1857, Ontario, Canada
1950, Rochester, NY
Harper got her start as an independent businesswoman in Rochester, New York, where at the same time Susan B. Anthony and Elizabeth Cady Stanton were beginning their campaign for women's rights.
Photos: Courtesy of Jane R. Plitt, Harper biographer
Retail Franchise Network
A former servant developed an influential beauty regimen -- and innovated business practices when she created the first franchise system of independently owned salons in the U.S. and Europe.
Servant to Innovator
Martha Matilda Harper was both an entrepreneur and a beauty expert. She was born into a working-class family in Ontario, Canada, on September 10, 1857. When she was seven, her father bound her out into service as a domestic servant in Rochester, New York. Like another beauty entrepreneur, Sarah Breedlove Walker, Harper would toil at menial work for years before striking out on her own.
Harper felt that the chemicals in hair shampoo and other products were more harmful than good. She developed her own hair tonic in her spare time and eventually saved enough to open her Harper Method Shop in 1888. She used her own floor-length hair as an advertisement for her beauty method, which encompassed hygiene, nutrition, and exercise. Harper invented the first reclining shampoo chair, and initiated the concept of the professional "salon." Previously hairdressers had visited customers privately, in their homes.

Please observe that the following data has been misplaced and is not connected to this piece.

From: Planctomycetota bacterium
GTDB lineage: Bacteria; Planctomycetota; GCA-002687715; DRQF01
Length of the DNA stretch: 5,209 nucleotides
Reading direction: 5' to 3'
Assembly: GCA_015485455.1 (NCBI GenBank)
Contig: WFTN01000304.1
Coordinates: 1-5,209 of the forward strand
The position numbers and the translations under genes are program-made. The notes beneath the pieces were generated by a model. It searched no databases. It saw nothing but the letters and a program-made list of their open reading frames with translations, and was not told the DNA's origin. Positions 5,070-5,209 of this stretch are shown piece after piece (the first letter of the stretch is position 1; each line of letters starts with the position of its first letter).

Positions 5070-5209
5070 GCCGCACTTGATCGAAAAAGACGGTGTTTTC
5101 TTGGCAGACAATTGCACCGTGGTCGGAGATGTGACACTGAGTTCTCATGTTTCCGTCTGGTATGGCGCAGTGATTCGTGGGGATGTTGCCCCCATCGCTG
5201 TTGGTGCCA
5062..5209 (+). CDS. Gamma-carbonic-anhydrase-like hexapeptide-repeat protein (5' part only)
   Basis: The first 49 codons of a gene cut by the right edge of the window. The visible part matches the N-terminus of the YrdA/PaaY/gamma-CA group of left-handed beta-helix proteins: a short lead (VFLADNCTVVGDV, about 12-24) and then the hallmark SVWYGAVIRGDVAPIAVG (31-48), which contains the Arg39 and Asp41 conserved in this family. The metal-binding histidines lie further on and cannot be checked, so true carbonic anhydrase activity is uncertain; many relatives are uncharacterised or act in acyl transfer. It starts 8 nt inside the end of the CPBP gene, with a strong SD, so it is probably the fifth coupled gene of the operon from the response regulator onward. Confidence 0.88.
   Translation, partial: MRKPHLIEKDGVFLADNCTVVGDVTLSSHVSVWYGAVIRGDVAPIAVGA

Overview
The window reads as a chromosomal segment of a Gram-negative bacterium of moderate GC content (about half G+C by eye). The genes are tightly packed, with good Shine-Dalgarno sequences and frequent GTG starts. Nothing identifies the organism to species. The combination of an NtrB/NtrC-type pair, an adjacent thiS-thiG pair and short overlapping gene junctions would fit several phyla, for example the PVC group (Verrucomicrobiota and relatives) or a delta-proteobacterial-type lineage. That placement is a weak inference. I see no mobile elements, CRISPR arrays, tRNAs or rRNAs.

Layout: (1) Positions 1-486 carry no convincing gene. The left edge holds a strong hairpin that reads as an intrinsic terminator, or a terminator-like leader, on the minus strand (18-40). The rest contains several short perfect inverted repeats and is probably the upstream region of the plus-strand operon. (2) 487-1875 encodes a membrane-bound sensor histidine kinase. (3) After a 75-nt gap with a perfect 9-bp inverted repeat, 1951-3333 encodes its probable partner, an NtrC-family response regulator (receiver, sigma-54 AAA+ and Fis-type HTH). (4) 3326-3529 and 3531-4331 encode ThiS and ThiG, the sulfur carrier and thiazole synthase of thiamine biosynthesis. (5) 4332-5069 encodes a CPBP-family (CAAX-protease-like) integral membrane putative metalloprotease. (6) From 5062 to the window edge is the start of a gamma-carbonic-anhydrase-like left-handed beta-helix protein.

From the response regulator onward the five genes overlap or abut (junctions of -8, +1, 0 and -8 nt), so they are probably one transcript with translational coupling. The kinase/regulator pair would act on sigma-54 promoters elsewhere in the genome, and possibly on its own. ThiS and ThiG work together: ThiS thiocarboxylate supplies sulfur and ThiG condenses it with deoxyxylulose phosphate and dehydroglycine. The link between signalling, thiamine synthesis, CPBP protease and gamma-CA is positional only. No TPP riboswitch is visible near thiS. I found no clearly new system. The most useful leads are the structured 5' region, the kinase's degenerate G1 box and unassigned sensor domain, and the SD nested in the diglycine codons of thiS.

Perhaps Harper's greatest achievement was developing a franchise system in 1891. She created a network of salons that bore duplicated services and products. Each salon was run by a woman trained in the regimented "Harper Method" of beauty -- but the franchisees owned their own salons. Harper inspected the franchises, provided training and group insurance, and supported them with worldwide advertising campaigns.
At the height of their success, the Harper salons numbered more than 500, along with a chain of training schools. The Harper Method's popularity was confirmed by an illustrious clientele that represented America's political and cultural elite: Woodrow Wilson, Susan B. Anthony, Calvin and Grace Coolidge, Jacqueline Kennedy, Helen Hayes, and others.
Legacy of Franchise Businesses
Harper married a man 24 years her junior in 1920, and they ran the business together for 15 years, until Harper retired at age 78 and passed control to him. By the time Harper died in 1950, her salons had dwindled somewhat in number, but her reputation as a beauty expert and as a businesswoman remained strong. Today franchise businesses are ubiquitous in the American retail landscape.